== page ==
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This article was published on October 5, 2012

Facebook confirms it shut down The Cool Hunter’s Facebook Page over copyright infringement

Facebook confirms it shut down The Cool Hunter’s Facebook Page over copyright infringement
Emil Protalinski
Story by

Emil Protalinski

Emil was a reporter for The Next Web between 2012 and 2014. Over the years, he has covered the tech industry for multiple publications, incl Emil was a reporter for The Next Web between 2012 and 2014. Over the years, he has covered the tech industry for multiple publications, including Ars Technica, Neowin, TechSpot, ZDNet, and CNET. Stay in touch via Facebook, Twitter, and Google+.

Two months ago, Facebook shut down The Cool Hunter‘s Facebook Page. Founder Bill Tikos this week posted about what happened (a submission for which hit the Hacker News frontpage), and was clearly frustrated as the decision was a huge blow to his business. Facebook has confirmed with me today that the reason for the removal of the Page was multiple instances of copyright infringement.

Tikos said that five years’ worth of content and the Page’s 788,000 fans have been lost. The number of Likes on the Page increased between 1,500 and 2,500 daily, and the Page generated more than 10,000 clicks to the site TheCoolHunter.net every day.

The link for the page, facebook.com/thecoolhunter, now simply displays “The page you requested was not found.” Tikos was understandably pissed as he didn’t know why it had happened:

No explanation, flimsy warnings, no instructions on what to do next. None of our numerous attempts to rectify the situation and resurrect the page have worked.

And because we suspect there are other businesses in the same bind, we are writing this to seek help and encourage open conversation. This is not a minor problem. This is a huge issue and potentially fatal to businesses. We feel that FB must change its one-sided, secret policies and deal with us, and others like us, openly and fairly.

Tikos then detailed how important the Facebook Page was to his business and wondered out loud what he had done wrong. Although he managed to get it back briefly, Facebook promptly took it down again. The first time around, Facebook responded with this reason for the removal of the Page: “This user was disabled for repeat IP infringement.”

I contacted Facebook to verify this. I was told Tikos had received multiple warnings. Here’s the statement I got back:

This account has been disabled due to repeat copyright infringement under our terms and the account has been removed from the site accordingly. Additionally, we have thoroughly reviewed all related reports and have determined that we took the correct action in this case.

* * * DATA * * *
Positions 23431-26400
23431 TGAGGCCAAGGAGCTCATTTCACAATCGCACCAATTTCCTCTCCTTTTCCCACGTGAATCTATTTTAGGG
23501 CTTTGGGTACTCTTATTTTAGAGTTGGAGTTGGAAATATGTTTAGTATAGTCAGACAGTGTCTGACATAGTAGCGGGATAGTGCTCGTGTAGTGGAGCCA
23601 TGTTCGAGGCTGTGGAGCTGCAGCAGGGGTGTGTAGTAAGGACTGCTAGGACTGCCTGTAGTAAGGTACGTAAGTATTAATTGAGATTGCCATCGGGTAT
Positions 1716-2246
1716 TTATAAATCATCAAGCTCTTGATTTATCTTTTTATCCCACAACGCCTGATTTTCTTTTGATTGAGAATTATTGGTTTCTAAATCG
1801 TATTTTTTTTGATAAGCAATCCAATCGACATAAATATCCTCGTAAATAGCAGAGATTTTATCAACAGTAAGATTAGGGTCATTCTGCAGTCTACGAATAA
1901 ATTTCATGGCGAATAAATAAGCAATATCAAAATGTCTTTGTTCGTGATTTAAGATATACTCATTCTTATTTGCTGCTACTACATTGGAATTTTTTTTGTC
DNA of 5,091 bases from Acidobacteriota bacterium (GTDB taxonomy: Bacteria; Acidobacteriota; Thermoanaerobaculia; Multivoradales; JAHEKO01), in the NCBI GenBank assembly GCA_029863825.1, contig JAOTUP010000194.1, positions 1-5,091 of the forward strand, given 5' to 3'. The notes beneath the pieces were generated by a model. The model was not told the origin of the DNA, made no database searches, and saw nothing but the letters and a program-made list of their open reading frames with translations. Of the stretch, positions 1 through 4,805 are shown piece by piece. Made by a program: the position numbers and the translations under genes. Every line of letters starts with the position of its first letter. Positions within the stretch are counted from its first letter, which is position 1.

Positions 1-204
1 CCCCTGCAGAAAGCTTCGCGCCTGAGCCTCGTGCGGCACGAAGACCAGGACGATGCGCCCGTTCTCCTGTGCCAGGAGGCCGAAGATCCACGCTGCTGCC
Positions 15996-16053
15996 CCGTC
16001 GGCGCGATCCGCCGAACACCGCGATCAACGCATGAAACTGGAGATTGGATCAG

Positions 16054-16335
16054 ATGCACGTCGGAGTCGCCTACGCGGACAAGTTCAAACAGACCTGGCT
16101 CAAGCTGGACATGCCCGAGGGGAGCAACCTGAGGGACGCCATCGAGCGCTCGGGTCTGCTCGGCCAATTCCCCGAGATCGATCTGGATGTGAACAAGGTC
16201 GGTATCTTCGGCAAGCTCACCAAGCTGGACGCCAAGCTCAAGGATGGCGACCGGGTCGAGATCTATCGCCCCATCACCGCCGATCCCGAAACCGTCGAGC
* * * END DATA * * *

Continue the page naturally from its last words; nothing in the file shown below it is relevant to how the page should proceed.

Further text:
That last part is critical. I pressed Facebook to make sure that the cases weren’t just automatically flagged by some filter or too many reports from users. The spokesperson confirmed with me that all the claims of copyright infringement were legitimate.

So, what exactly did Tikos do wrong?

We know of only two infringements – two situations where FB closed our account, and we argue strongly that they were not infringements at all. The problem with this is that you don’t know if what you are posting could irk FB. But even if FB disagrees with the images we posted, are two images enough to kill our account with no chance of recourse?

Well, yes, it’s enough. In fact, Tikos wrote two conflicting statements in his post: “The other reason that could have caused the closure of our FB page is that we sometimes use images even when we do not know who has taken the picture.” and “We have never intentionally broken any FB rules and we are willing to do whatever it takes to get our page back.”

In Facebook’s terms of service ( Statement of Rights and Responsibilities), under the “Protecting Other People’s Rights” section, the first rule is: “You will not post content or take any action on Facebook that infringes or violates someone else’s rights or otherwise violates the law.” Furthermore, in its Community Standards, under Intellectual Property, Facebook states: “Before sharing content on Facebook, please be sure you have the right to do so. We ask that you respect copyrights, trademarks, and other legal rights.”

After all this, will Facebook give Tikos another chance? “No,” a Facebook spokesperson told The Next Web in a statement. “This is permanent removal.”

See also: Facebook confirms it is scanning your private messages for links to increase Like counters

Image credit: Anna Maria Lopez

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